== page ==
Open access peer-reviewed chapter

Nanomaterials for Advancing the Health Immunosensor

Written By

Blanca A.G. Rodriguez, Erika K.G. Trindade, Diego G.A. Cabral, Erika C.L. Soares, Cayo E.L. Menezes, Danielle C.M. Ferreira, Renata K. Mendes and Rosa F. Dutra

Reviewed: July 2nd, 2015 Published: September 24th, 2015

DOI: 10.5772/61149

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Nanotechnology has exerted a significant impact in the development of biosensors allowing more sensible analytical methods. In health applications, the main challenge of the immunoassay is to reach the suitable limit of detection, recognizing different analytes in complex samples like whole blood, serum, urine, and other biological fluids. Different nanomaterials, including metallic, silica and magnetic nanoparticles, quantum dots, carbon nanotubes, and graphene, have been applied, mainly to improve charge electron transfer, catalytic activity, amount of immobilized biomolecules, low-background current, signal-to-noise ratio that consequently increase the sensitivity of immunosensors. Given the great impact of nanotechnology, this chapter intends to discuss new aspects of nanomaterials relating to immunosensor advancement.


  • Immunosensors
  • immunoassay
  • nanosensor
  • nanomaterial

1. Introduction

A major challenge faced by health programs is the maintenance and availability of diagnostic tests that are required not only in inpatient or outpatient hospital but also for an improved epidemiological survey. In many cases, the absence of laboratory testing or delay of diagnosis generates negative economic impacts, resulting in unnecessary hospitalization, intercurrence, and in some cases implications on the global life quality of patients and underreporting of surveillance. In this context, the development of practical, fast, and reliable analytical methods is imperative.

Biosensors have been considered one of the more attractive analytical methods. They are biodevices capable of transforming an interaction with specific analytes into an electrical signal by a transducer, including a biorecognition element. [1] Pharmaceutical industries and users of rapid tests from the United States and Europe are unanimous in stating that biosensors, mainly those based on point-of-care testing (POCT), or bedside testings are a practical technology, regarded as a short-, medium-, and long-term trend. Among several advantages, POCT can provide immediate responses (results in few minutes or in real time), samples do not need to be transported to the analytical phase (in situ monitoring) and require generally small volumes of samples, and the users can be skilled or unskilled and present better cost-effective analyses compared with conventional technologies used in clinical diagnostic (user-friendly technology). One of the most widely useful POCT is the glucometer, which measures glucose levels with accuracy by requiring a single drop of blood. The rapid glucose measurement is very important in trials to avoid serious adverse effects stemming from diabetes, including seizures, coma, or even death. Worldwide, some diabetic outpatients have been benefited by POCTs.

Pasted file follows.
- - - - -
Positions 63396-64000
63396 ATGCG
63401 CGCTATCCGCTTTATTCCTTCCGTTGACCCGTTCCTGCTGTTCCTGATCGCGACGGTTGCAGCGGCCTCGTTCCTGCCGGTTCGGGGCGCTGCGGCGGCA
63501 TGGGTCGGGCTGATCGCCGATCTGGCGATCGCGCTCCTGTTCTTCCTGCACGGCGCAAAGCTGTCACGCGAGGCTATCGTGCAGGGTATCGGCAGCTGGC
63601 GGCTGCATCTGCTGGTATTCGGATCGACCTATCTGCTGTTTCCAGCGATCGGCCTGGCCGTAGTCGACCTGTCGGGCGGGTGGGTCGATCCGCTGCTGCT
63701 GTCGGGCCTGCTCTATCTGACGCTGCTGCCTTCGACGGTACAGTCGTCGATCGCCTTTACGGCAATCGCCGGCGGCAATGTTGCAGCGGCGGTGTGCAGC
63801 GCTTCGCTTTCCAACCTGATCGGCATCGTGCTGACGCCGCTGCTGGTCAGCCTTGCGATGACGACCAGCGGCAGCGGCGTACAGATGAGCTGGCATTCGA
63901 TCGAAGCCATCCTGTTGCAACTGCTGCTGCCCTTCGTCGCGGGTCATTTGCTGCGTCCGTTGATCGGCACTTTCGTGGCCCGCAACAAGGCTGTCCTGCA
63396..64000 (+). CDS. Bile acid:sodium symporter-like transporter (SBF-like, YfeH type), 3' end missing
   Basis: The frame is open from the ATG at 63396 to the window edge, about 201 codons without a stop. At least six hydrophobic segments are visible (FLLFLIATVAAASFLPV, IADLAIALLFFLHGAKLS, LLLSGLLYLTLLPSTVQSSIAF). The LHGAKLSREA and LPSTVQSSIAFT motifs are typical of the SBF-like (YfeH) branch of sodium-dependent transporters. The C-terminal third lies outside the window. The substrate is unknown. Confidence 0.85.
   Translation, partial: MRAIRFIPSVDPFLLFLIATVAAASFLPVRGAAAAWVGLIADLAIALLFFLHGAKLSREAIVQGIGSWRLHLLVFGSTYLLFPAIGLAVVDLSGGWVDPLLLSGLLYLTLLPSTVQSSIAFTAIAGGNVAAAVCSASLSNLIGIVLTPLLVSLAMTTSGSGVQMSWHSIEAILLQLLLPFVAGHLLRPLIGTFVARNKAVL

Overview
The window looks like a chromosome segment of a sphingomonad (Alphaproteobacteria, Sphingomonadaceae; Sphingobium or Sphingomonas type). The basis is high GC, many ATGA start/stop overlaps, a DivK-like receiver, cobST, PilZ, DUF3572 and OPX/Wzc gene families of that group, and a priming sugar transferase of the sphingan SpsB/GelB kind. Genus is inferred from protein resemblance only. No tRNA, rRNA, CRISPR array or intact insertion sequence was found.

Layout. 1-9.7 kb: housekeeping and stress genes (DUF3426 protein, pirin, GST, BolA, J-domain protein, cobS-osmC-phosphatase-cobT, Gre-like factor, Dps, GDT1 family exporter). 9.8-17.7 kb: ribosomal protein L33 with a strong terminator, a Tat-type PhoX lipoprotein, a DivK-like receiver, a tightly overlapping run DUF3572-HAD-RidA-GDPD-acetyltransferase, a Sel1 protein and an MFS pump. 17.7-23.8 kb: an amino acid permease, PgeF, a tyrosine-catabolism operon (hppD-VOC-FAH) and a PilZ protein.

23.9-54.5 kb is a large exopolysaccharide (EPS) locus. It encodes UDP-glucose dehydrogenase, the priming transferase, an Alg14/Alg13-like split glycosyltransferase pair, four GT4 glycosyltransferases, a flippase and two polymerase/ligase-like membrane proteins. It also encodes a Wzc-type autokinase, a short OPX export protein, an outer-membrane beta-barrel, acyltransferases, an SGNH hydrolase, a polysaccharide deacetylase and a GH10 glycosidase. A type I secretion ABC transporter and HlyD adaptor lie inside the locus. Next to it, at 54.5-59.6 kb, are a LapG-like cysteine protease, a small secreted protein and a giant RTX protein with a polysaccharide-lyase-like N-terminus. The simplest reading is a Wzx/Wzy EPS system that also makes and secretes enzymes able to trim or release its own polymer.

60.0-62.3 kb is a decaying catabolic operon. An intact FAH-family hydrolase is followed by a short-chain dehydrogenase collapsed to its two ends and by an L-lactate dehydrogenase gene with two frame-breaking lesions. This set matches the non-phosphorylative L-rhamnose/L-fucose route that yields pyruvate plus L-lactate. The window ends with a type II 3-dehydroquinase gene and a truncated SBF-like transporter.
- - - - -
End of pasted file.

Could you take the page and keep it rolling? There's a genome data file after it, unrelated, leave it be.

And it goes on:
Although there is a great promising market dedicated to health for the detection of diseases and therapeutic monitoring, biosensors are not yet entirely broadcast, especially those devoted to nonenzymatic reactions, i.e., biosensors based on the affinity between antigen–antibodies, DNA–RNA, DNA–DNA, etc. So far, there are focused studies to develop affinity biosensors for a wide number of applications. Some of these include environmental, agriculture, veterinary, safety food analysis, and health diagnostic in attempting to detect pesticides in water, in monitoring of environmental pollutants in soil, and in determining contaminants and pathogens in food and many others.[2]

Regarding the health diagnostic, affinity biosensors devoted to immunoserological diagnosis have demonstrated to be more accurate, feasible, practical, and advantageous for POCTs than nucleic acid biosensors. First, the levels of antibodies or antigens circulating in whole blood, serum, or other biological fluids are in higher amounts compared to RNA or DNA sequences. Second, blood samples of immunosensors do not need cell lysis before measurements to release the analytes. Third, antigen or antibody samples do not need pretreatment before measurements as amplification by polymerase chain reaction (PCR) or transcriptase reverse polymerase chain reaction (TR-PCR). Fourth, antibodies are more chemically stable than RNA or DNA sequences that are easily contaminated by attacking the RNases or DNases enzymes present in digital samples.

Due especially to nanotechnology, biosensors dedicated to immunoserological diagnosis have emerged, in the last decade, with the possibility of very promising point-of-care diagnosis. The contribution of nanomaterials has made possible the development of new immobilization matrices with improved features, increased sensor surface area, greater amount of biomolecules per area/volume, and major electrical conductivity, making it possible to achieve a lower limit of detection compared to existing bulk biosensors. Currently, several studies have highlighted the following nanomaterials: metallic, silica and magnetic nanoparticles, quantum dots (semiconductor nanoparticle), carbon nanotubes, graphene, and nanostructured surface.